Posts Tagged ‘reconciliation’

Reconciliation. A letter to empire.

I’m not sure how I feel about writing this in the first person.  I’m taking the voice of those who have experienced things I’ll never know, and twisting it for my own ends.  I could write it from the other side, but that voice is in every news story and history book.

This is not my story.  It was told to me by a voice that demands to be heard.

So you want reconciliation?  You really think we can make this relationship work? After all you’ve done?

You came here, onto my land, into my home, you were never invited.  Do you know how important it is here to be invited before going onto someone else’s land?  No, of course you don’t.  You never asked.

You stole everything I have.  My food, my homeland, my family.  My traditions, which have been honoured since the beginning of time.  Even my name.  You destroyed it all.

You raped me, beat me, massacred my people.  You took me as a slave.  You took my children away.  You severed me from the spirits of my ancestors.

You took away my singing, my dancing, my dreaming.  My everything.

You wanted me dead.  Not just dead, extinct.  You wanted all my wisdom, all my history, to be forgotten, forever.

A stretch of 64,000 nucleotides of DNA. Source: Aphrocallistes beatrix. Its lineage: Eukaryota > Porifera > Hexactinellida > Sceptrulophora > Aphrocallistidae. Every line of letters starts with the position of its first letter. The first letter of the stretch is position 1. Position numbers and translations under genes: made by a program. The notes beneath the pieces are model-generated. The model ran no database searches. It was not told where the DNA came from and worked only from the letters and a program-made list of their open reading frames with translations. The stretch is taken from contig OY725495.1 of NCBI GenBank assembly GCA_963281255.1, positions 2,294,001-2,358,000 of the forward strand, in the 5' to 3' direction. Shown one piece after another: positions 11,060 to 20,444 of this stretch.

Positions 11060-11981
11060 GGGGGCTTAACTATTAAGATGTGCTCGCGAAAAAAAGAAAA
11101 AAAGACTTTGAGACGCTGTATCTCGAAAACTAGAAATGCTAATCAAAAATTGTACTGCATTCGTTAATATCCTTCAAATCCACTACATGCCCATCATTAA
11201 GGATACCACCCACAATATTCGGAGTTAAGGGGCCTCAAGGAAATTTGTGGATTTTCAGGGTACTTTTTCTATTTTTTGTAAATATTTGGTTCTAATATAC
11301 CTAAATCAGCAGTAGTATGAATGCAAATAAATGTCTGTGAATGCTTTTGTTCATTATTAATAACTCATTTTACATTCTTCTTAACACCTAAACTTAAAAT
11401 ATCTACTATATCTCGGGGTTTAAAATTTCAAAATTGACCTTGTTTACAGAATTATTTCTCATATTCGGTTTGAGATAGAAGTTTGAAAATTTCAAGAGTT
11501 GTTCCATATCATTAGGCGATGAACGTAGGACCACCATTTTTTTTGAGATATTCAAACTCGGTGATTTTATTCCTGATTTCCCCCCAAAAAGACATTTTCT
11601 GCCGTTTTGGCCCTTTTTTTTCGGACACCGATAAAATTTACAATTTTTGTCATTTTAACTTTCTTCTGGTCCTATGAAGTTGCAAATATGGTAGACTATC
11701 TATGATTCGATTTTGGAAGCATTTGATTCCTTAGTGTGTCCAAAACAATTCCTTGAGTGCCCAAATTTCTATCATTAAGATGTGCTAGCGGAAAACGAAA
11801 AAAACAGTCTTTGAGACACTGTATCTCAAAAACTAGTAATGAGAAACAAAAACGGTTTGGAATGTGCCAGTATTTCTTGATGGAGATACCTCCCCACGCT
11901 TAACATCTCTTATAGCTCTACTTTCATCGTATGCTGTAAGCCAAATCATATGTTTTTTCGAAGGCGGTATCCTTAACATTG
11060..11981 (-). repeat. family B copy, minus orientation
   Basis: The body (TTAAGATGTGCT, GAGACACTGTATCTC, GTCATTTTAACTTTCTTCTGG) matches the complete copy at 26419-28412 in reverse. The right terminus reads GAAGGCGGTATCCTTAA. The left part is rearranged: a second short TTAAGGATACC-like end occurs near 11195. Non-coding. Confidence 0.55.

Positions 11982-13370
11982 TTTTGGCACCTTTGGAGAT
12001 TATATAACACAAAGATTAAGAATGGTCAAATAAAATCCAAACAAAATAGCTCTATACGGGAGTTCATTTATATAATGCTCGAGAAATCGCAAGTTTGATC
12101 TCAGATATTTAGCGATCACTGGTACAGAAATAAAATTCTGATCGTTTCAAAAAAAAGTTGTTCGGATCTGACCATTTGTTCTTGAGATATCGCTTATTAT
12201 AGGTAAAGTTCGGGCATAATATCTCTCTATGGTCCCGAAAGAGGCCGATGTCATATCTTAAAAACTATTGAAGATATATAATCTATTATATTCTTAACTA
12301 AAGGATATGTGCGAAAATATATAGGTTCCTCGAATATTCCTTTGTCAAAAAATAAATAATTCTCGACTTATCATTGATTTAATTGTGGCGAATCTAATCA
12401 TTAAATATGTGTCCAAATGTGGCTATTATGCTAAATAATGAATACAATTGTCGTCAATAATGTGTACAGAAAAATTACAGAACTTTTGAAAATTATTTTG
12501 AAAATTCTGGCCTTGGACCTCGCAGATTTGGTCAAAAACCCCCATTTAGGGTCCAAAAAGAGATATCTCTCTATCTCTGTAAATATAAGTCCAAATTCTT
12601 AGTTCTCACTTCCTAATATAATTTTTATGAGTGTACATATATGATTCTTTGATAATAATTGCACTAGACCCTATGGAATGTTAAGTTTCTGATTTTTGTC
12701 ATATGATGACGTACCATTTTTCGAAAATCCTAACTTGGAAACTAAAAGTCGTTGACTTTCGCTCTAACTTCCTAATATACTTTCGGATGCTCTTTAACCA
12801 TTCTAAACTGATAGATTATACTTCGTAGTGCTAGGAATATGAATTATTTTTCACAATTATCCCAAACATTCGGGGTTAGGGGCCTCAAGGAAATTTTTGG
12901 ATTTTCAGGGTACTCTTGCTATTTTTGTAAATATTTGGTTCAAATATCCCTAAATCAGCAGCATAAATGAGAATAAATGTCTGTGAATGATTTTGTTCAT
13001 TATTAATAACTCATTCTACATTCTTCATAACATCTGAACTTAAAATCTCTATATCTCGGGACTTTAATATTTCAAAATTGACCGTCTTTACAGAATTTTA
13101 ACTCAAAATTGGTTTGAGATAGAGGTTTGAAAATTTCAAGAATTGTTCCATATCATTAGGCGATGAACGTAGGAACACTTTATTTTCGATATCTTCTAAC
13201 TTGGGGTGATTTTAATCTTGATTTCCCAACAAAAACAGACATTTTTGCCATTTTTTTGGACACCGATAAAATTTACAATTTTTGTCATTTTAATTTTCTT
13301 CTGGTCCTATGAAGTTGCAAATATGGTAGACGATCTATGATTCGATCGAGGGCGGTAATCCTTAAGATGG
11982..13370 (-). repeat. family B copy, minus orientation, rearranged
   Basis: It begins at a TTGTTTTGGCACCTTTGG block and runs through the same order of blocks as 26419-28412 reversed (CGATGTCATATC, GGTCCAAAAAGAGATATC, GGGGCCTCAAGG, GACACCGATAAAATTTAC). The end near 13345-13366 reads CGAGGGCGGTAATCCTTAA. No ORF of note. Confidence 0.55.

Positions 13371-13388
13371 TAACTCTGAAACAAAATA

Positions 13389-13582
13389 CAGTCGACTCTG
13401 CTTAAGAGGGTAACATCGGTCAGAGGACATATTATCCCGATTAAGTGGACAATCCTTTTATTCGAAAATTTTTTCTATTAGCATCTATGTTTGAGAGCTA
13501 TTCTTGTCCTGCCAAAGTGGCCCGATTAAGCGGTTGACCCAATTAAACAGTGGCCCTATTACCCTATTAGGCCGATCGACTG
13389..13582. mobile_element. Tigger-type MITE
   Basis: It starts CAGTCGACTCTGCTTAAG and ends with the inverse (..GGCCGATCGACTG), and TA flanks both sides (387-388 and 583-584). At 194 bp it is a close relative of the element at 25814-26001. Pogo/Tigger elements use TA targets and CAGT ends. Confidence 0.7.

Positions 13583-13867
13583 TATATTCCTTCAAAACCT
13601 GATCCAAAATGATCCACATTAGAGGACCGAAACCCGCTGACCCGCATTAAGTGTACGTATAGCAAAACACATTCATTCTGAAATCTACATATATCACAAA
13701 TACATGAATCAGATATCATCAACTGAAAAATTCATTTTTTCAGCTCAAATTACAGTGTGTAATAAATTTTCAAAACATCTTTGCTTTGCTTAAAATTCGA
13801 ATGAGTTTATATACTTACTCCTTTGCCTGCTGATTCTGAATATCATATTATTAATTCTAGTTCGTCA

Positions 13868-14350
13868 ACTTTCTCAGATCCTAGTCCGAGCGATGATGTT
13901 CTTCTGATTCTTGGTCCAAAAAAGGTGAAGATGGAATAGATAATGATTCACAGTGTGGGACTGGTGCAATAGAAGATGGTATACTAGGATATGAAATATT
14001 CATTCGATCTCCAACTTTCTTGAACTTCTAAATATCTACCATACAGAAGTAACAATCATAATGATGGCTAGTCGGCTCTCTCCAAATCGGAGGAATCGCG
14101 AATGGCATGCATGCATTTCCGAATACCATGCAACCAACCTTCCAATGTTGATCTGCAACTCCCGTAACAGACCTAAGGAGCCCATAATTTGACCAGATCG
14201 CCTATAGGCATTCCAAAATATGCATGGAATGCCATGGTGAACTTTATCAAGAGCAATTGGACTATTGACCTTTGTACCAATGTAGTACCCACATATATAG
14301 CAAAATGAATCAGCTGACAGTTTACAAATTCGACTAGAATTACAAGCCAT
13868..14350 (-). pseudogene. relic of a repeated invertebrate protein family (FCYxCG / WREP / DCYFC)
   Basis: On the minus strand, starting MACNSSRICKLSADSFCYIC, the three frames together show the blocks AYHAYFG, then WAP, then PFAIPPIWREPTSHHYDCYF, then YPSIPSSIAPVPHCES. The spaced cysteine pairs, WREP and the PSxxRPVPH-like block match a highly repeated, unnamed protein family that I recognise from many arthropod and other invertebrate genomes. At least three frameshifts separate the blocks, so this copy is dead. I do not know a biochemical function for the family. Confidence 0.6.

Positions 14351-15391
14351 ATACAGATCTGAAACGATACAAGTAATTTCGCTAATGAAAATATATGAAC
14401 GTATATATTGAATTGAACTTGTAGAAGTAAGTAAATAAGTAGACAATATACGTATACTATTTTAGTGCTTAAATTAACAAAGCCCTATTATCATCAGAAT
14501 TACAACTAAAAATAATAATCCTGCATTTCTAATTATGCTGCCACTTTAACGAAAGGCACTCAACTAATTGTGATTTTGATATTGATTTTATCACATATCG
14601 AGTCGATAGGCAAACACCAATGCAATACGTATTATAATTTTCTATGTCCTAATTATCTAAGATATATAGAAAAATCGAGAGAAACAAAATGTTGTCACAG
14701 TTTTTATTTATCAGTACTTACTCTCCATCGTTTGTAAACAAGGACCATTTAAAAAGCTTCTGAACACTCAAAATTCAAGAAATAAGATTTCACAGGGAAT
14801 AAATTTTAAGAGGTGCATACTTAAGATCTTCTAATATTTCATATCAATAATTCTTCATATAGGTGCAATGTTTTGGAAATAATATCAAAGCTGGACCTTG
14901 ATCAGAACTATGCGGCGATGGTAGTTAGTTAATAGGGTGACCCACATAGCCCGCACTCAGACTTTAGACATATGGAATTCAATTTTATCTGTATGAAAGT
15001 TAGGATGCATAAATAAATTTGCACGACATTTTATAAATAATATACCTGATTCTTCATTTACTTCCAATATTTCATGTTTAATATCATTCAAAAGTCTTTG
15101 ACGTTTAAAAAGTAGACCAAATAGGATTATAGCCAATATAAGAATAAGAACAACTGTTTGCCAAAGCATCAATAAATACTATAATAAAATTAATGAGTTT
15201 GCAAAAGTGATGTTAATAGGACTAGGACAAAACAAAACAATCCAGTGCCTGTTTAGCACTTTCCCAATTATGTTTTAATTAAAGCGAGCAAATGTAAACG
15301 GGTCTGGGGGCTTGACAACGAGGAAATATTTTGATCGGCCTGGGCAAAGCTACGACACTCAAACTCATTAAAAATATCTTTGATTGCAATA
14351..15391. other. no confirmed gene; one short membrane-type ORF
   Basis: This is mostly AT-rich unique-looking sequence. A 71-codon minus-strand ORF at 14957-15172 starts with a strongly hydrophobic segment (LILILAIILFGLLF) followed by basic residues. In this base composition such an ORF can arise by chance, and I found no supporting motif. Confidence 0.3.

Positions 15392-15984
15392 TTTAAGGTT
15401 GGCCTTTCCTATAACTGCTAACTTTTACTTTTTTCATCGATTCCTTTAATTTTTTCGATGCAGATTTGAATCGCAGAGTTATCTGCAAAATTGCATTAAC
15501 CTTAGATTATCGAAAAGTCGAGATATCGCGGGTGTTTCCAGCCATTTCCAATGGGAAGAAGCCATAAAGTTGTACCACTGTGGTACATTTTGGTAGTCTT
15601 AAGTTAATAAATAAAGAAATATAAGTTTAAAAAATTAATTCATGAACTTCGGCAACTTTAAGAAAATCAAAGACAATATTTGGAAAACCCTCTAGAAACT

You destroyed my home.  You said it was no good, you’d make me a new one.  Then you made me pay for it.  This is no home, it’s an empty shell.  There is no life, no feeling in it.

And you are always here.

And now you want reconciliation.  You want me to say everything is fine, of course you can stay.  You want me to forgive.  You won’t even acknowledge what you’ve done.  You say you’re sorry, but I know you don’t mean it.  If you were sorry, you’d give back everything you’ve stolen.  If you were sorry, you’d leave.

You abuse me still.  To you it’s normal, it’s the way you are, the way life is.  You don’t hear my cries.  You don’t care at all.

I never chose this relationship.  I never wanted you in my life.  I fought you all the way.  But you were always stronger, more violent.  You had all the weapons.  You took mine away.

I will not reconcile with you.  I will make you leave.  Enough of my people have been killed.  Now it’s your turn.  Leave this land or you will die in it.

Leave this land or you will die in it.

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Who am I, as someone who was born into, and continues to live in the colonist culture, to speak for those abused by this culture?

Yet, who am I, as someone who has heard the stories and views of many indigenous people, to keep these to myself?  They need to be spoken far and wide.

And who am I to silence the voice that told me this story?  This is a voice that demands to be heard.